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Page 1 Introduction Paul Krzyzanowski Distributed Systems Except as otherwise noted, the content of this presentation is licensed.

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Presentation on theme: "Page 1 Introduction Paul Krzyzanowski Distributed Systems Except as otherwise noted, the content of this presentation is licensed."— Presentation transcript:

1 Page 1 Introduction Paul Krzyzanowski Distributed Systems Except as otherwise noted, the content of this presentation is licensed under the Creative Commons Attribution 2.5 License.

2 Page 2 What can we do now that we could not do before?

3 Page 3 Technology advances Processors Memory Networking Storage Protocols

4 Page 4 Networking: Ethernet , 1976 June 1976: Robert Metcalfe presents the concept of Ethernet at the National Computer Conference 1980: Ethernet introduced as de facto standard (DEC, Intel, Xerox)

5 Page 5 Network architecture LAN speeds –Original Ethernet: 2.94 Mbps –1985: thick Ethernet: 10 Mbps 1 Mbps with twisted pair networking –1991: 10BaseT - twisted pair: 10 Mbps Switched networking: scalable bandwidth –1995: 100 Mbps Ethernet –1998: 1 Gbps (Gigabit) Ethernet –1999: b (wireless Ethernet) standardized –2001: 10 Gbps introduced –2005: 100 Gbps (over optical link) 348->35,000x faster 348->35,000x faster

6 Page 6 Network Connectivity Then: –large companies and universities on Internet –gateways between other networks –dial-up bulletin boards –1985: 1,961 hosts on the Internet Now: –One Internet (mostly) –2006: 439,286,364 hosts on the Internet –widespread connectivity High-speed WAN connectivity: 1– >50 Mbps –Switched LANs –wireless networking 439 million more hosts

7 Page 7 Computing power Computers got… –Smaller –Cheaper –Power efficient –Faster Microprocessors became technology leaders

8 Page 8 year$/MBtypical 1977$32,00016K 1987$250640K-2MB 1997$264MB-256MB 2007$ MB-2GB+ 9,000x cheaper 4,000x more capacity

9 Page 9 Storage: disk 131,000x cheaper in 20 years 30,000x more capacity Recording density increased over 60,000,000 times over 50 years 1977:310KB floppy drive – $ :40 MB drive for – $ :750 GB drive for – $99 $0.13 / GB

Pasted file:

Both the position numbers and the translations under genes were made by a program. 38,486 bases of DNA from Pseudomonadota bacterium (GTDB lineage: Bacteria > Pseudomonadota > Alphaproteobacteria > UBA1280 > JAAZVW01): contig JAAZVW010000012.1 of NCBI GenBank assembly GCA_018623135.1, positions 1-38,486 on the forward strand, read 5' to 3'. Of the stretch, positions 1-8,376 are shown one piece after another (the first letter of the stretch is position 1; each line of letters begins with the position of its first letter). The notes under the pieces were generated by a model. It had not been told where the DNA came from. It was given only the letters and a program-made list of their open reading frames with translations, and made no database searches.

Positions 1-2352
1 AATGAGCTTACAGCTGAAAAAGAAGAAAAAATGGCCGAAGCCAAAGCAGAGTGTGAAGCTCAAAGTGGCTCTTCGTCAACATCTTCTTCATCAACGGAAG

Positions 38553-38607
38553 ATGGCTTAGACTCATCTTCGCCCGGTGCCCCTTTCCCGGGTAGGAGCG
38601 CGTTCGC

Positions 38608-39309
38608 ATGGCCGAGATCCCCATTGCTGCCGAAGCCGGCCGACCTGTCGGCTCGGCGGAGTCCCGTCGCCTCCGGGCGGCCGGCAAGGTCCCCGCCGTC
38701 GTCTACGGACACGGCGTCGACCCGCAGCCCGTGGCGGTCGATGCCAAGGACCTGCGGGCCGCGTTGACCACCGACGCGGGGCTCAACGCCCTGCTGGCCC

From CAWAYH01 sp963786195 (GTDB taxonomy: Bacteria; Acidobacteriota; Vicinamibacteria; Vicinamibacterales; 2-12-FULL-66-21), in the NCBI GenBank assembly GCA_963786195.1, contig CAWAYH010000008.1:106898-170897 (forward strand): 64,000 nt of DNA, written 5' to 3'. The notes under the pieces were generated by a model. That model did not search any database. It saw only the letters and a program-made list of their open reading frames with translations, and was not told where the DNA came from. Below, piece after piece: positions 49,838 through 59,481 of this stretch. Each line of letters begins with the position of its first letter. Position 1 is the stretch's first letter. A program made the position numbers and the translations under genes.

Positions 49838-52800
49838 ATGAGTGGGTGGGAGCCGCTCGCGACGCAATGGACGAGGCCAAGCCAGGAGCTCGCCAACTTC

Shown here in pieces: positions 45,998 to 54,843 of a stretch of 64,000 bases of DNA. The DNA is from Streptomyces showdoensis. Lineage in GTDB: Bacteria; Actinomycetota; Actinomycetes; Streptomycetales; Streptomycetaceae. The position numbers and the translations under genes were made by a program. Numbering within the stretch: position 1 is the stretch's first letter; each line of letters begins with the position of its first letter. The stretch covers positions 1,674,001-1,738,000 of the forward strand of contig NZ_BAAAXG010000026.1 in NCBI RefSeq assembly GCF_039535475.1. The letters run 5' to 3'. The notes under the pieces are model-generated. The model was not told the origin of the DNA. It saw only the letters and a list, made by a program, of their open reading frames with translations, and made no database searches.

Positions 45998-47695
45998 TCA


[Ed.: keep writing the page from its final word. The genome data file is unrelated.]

10 Page 10 Music Collection 4,207 Billboard hits –18 GB –Average song size: 4.4 MB Today –Download time per Mbps: 3.5 sec –Storage cost: $ years ago (1987) –Download time per song, V90 Kbps: 15 minutes –Storage cost: $76,560

11 Page 11 Protocols Faster CPU  more time for protocol processing –ECC, checksums, parsing (e.g. XML) –Image, audio compression feasible Faster network   bigger (and bloated) protocols –e.g., SOAP/XML, H.323

12 Page 12 Why do we want to network? Performance ratio –Scaling multiprocessors may not be possible or cost effective Distributing applications may make sense –ATMs, graphics, remote monitoring Interactive communication & entertainment –work and play together: , gaming, telephony, instant messaging Remote content –web browsing, music & video downloads, IPTV, file servers Mobility Increased reliability Incremental growth

13 Page 13 Problems Designing distributed software can be difficult –Operating systems handling distribution –Programming languages? –Efficiency? –Reliability? –Administration? Network –disconnect, loss of data, latency Security –want easy and convenient access

14 Page 14 Building and classifying distributed systems

15 Page 15 Flynn’s Taxonomy (1972) SISD –traditional uniprocessor system SIMD –array (vector) processor –Examples: APU (attached processor unit in Cell processor) SSE3: Intel’s Streaming SIMD Extensions PowerPC AltiVec (Velocity Engine) MISD –Generally not used and doesn’t make sense –Sometimes applied to classifying redundant systems MIMD –multiple computers, each with: program counter, program (instructions), data –parallel and distributed systems number ofinstruction streams andnumber of data streams